What Causes Impaired Vascular Circulation – Fairview

Impaired vascular circulation, also called atherosclerosis, is an issue that can develop over time with no warning. It is caused by a thickening of the walls of your arteries. This leaves little room for blood to flow through them, which can lead to some serious consequences. If left untreated, the result could be heart failure or a stroke.

You may not be able to prevent impaired vascular circulation but there are measures for reducing complications. Learning the risk factors and the symptoms of this medical issue is a good place to start. Of course, the following information on atherosclerosis is for educational use only, so speak to your doctor about any concerns you may have.

Physical therapist helping elderly woman suffering from impaired vascular circulation in getting physical therapy on a machine.

Causes of Impaired Vascular Circulation

Atherosclerosis is caused when fats, cholesterol, and harmful substances in your blood build on the artery walls. This is called plaque buildup and over time, it can cause narrow, stiff arteries, which slows blood flow. It can affect any artery in your body.

Though there is no known cause of impaired vascular circulation, there are some risk factors to consider. These can include high blood pressure, high cholesterol, high triglycerides, diabetes, obesity, smoking, a fatty diet, or physical inactivity. Even inflammation from another unknown disease, like arthritis or psoriasis, could lead to atherosclerosis.

What happens if blood circulation is poor?

You likely won’t notice any issues of impaired vascular circulation until the issue is quite severe. When the symptoms begin, the arteries will be too clogged for the correct amount of blood to pass through them. This could lead to a variety of symptoms, though which ones affect you depends on where the narrowing is located.

For instance, if atherosclerosis is in your legs, you may notice pain when walking or decreased blood pressure. If the affected artery is near the heart, the symptoms could include chest pain or pressure. An issue near the kidneys could cause high blood pressure or even kidney failure in more severe cases.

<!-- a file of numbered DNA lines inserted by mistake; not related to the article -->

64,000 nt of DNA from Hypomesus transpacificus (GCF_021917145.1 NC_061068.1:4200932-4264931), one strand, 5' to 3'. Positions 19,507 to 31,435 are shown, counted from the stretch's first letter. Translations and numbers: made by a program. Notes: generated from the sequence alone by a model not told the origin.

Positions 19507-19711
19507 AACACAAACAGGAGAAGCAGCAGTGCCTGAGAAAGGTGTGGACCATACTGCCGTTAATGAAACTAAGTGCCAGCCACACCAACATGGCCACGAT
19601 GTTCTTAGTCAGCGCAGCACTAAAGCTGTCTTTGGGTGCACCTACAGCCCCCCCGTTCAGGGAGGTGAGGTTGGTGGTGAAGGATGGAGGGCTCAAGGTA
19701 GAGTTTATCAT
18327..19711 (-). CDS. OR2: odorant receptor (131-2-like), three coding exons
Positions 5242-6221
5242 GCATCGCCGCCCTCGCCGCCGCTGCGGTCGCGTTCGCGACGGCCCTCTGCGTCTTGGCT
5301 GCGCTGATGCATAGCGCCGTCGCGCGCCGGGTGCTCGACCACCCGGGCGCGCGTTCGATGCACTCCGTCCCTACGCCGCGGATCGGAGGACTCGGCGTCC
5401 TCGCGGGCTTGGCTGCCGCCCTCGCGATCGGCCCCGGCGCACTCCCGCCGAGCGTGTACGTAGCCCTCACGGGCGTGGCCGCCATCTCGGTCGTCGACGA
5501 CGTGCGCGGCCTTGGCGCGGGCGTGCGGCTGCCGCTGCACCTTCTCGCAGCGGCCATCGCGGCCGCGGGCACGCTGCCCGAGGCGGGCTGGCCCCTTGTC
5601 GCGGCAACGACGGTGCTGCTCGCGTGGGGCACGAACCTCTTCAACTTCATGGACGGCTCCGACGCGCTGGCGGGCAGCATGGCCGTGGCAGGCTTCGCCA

Atherosclerosis near your brain causes the most severe symptoms. These can include weakness or numbness in your limbs, slurred speech, drooping face muscles, or even temporary loss of vision in an eye. If untreated, this could lead to a stroke.

How does vascular disease affect the body?

As we discussed above, many symptoms could occur with impaired vascular circulation. Unfortunately, these symptoms don’t appear until the issue is moderate to severe. Those with mild atherosclerosis likely won’t have any symptoms at all. That’s why it is so important to seek treatment as soon as a symptom is noted.

If left untreated for too long, the narrowing of the arteries can worsen. This can lead to some severe complications, depending on the location of the clogged arteries. For instance, if the arteries of the arms and legs are affected, the result could be peripheral artery disease. This decreases sensitivity to hot and cold, and in rare cases, gangrene.

Chronic kidney disease is another potential complication, which affects kidney functions. Blockage near the heart can cause coronary artery disease, which could lead to angina, heart attack, or heart failure. Atherosclerosis near the brain could result in carotid artery disease, which may cause a stroke, or an aneurysm.

This article contains informational and educational materials and does not replace health or medical advice. For questions or concerns regarding your medical condition or health objectives, speak to a qualified physician or healthcare provider.